Showing posts from 2021

Exploring Solar Power - Where do I begin?

I've got a new shed... And even though it's wired for power, my 16x9m shed is going to be powered as much as possible from solar panels and batteries.  Given that I have more than a few computers and radios in there, this is going to be a challenge. The house already has a set of panels and a big inverter, so this is really my own personal R&D project.  For safety, I am not attempting to connect my work to the house wiring, or feed into the grid.  I will be running separate wiring to power this gear. A note on safety Electricity is dangerous.  Contact with live wiring or components can be fatal.  I can't state this clearly enough, electric shocks can, and do kill people.  Batteries contain dangerous chemicals and can give off flammable gasses, which in a confined space can be explosive.  Connecting or disconnecting batteries can cause sparks, which could have very bad side effects. I will detail steps to mitigate these risks, but ultimately it is up to you to be careful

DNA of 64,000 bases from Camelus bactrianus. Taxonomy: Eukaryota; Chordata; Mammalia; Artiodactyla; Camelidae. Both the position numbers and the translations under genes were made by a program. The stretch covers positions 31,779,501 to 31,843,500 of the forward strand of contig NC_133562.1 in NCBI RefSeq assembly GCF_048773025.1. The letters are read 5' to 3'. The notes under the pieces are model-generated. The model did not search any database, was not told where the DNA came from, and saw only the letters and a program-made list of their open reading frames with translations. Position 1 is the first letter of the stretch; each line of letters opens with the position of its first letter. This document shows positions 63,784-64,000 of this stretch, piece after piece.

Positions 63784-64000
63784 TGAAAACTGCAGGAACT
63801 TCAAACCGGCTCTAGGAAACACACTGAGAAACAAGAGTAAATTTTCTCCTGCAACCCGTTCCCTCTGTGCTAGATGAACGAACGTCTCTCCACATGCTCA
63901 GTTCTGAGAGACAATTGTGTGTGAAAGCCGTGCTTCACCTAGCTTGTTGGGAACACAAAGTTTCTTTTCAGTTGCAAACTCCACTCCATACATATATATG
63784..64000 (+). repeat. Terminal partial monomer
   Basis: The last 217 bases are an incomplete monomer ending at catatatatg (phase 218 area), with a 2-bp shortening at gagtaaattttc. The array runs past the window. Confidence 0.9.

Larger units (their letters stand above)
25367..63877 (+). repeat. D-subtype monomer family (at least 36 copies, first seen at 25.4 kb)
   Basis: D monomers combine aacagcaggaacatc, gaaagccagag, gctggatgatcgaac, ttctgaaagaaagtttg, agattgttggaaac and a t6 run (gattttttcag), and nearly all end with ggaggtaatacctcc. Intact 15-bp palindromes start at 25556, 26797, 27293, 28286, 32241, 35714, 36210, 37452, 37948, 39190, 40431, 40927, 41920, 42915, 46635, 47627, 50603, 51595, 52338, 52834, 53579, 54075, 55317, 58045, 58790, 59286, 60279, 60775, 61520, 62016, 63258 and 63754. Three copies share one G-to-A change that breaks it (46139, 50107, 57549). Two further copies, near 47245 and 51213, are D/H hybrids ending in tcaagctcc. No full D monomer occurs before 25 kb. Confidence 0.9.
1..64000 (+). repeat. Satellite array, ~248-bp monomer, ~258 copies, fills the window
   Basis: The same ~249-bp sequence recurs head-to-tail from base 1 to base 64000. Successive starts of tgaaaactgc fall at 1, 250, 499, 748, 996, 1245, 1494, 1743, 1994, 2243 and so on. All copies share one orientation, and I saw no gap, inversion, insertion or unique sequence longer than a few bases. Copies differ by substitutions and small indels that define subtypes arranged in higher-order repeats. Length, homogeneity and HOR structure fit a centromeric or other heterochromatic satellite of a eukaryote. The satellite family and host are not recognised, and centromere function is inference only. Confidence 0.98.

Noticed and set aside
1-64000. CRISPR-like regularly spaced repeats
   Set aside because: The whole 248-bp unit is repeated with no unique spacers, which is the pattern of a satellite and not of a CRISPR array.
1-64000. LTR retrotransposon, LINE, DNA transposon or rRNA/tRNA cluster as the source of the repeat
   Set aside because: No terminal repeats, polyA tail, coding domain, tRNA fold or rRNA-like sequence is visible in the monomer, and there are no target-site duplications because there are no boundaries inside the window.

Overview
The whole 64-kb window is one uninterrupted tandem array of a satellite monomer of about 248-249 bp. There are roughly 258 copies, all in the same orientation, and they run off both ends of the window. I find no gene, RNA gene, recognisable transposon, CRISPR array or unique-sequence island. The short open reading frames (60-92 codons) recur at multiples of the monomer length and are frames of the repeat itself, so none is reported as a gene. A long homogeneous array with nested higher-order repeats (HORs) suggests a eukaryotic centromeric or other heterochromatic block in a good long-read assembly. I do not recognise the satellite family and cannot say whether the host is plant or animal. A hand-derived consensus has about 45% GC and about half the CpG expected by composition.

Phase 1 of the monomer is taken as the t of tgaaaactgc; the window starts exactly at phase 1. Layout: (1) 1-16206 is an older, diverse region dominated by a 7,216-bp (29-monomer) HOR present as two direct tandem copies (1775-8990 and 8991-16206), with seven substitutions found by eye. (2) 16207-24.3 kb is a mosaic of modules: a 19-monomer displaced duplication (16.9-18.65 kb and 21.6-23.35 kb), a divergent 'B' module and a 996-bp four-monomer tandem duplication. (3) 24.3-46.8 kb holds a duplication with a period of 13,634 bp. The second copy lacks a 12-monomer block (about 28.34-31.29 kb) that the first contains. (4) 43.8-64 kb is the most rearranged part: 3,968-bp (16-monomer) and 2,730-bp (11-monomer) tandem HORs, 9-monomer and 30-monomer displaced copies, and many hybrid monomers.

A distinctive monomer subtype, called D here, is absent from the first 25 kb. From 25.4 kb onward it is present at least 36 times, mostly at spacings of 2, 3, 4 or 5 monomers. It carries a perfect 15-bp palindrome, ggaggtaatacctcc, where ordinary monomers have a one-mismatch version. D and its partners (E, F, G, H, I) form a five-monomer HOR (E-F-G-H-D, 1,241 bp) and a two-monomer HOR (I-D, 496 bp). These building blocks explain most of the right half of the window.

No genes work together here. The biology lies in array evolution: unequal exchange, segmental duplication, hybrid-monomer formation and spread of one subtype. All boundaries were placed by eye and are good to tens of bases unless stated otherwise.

A No-Power Field Strength Meter

    Before you scoff, this meter does work, and it works well.   Yet it has no battery, no amplifiers, transistors, valves, or even magical elves.   There are just 4 diodes and a capacitor inside the box, and if you have basic hand tools, should be able to make one in about an hour. The circuit is shown in figure 1, and it’s derived from my old RF Design textbook from the early 1980s.   A simple antenna is connected to the SO-239 connector.   A pair of diodes (D1 & D2 rectify the incoming voltage which charges C1.   The variable resistor, VR1 acts as a sensitivity control to allow you to take relative measurements.   Diodes D3 and D4 protect the meter from overloads. Construction There is no PCB or even board required.   D1 and D2 are connected directly to the SO-239.   C1 is soldered to the pins of VR1, while D3 and D4 are connected directly across the meter terminals.   To avoid short circuits, I covered D1 in heat shrink.   Also make sure all ground connections go back to a